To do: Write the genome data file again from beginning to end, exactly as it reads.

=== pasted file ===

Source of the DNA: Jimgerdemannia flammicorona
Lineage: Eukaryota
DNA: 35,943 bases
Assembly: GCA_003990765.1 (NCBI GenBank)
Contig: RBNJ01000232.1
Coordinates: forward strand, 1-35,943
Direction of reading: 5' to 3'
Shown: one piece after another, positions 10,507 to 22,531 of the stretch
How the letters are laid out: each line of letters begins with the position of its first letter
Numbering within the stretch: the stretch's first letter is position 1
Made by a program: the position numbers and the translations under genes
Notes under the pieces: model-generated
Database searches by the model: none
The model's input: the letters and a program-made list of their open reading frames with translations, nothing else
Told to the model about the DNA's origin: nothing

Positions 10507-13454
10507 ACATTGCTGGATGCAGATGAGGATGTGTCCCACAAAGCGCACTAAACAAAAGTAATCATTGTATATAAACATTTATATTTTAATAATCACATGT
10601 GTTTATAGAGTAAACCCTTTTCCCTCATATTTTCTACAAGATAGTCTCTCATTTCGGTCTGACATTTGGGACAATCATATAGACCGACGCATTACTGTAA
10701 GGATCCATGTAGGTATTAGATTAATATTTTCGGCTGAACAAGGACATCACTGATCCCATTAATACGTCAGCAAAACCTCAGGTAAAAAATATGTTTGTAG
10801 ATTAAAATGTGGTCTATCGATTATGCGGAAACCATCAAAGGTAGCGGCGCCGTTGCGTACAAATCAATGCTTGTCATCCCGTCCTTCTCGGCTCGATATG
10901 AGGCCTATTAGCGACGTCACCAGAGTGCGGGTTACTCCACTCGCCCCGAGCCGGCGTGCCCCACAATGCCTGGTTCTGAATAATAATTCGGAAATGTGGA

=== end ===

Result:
Source of the DNA: Jimgerdemannia flammicorona
Lineage: Eukaryota
DNA: 35,943 bases
Assembly: GCA_003990765.1 (NCBI GenBank)
Contig: RBNJ01000232.1
Coordinates: forward strand, 1-35,943
Direction of reading: 5' to 3'
Shown: one piece after another, positions 10,507 to 22,531 of the stretch
How the letters are laid out: each line of letters begins with the position of its first letter
Numbering within the stretch: the stretch's first letter is position 1
Made by a program: the position numbers and the translations under genes
Notes under the pieces: model-generated
Database searches by the model: none
The model's input: the letters and a program-made list of their open reading frames with translations, nothing else
Told to the model about the DNA's origin: nothing

Positions 10507-13454
10507 ACATTGCTGGATGCAGATGAGGATGTGTCCCACAAAGCGCACTAAACAAAAGTAATCATTGTATATAAACATTTATATTTTAATAATCACATGT
10601 GTTTATAGAGTAAACCCTTTTCCCTCATATTTTCTACAAGATAGTCTCTCATTTCGGTCTGACATTTGGGACAATCATATAGACCGACGCATTACTGTAA
10701 GGATCCATGTAGGTATTAGATTAATATTTTCGGCTGAACAAGGACATCACTGATCCCATTAATACGTCAGCAAAACCTCAGGTAAAAAATATGTTTGTAG
10801 ATTAAAATGTGGTCTATCGATTATGCGGAAACCATCAAAGGTAGCGGCGCCGTTGCGTACAAATCAATGCTTGTCATCCCGTCCTTCTCGGCTCGATATG
10901 AGGCCTATTAGCGACGTCACCAGAGTGCGGGTTACTCCACTCGCCCCGAGCCGGCGTGCCCCACAATGCCTGGTTCTGAATAATAATTCGGAAATGTGGA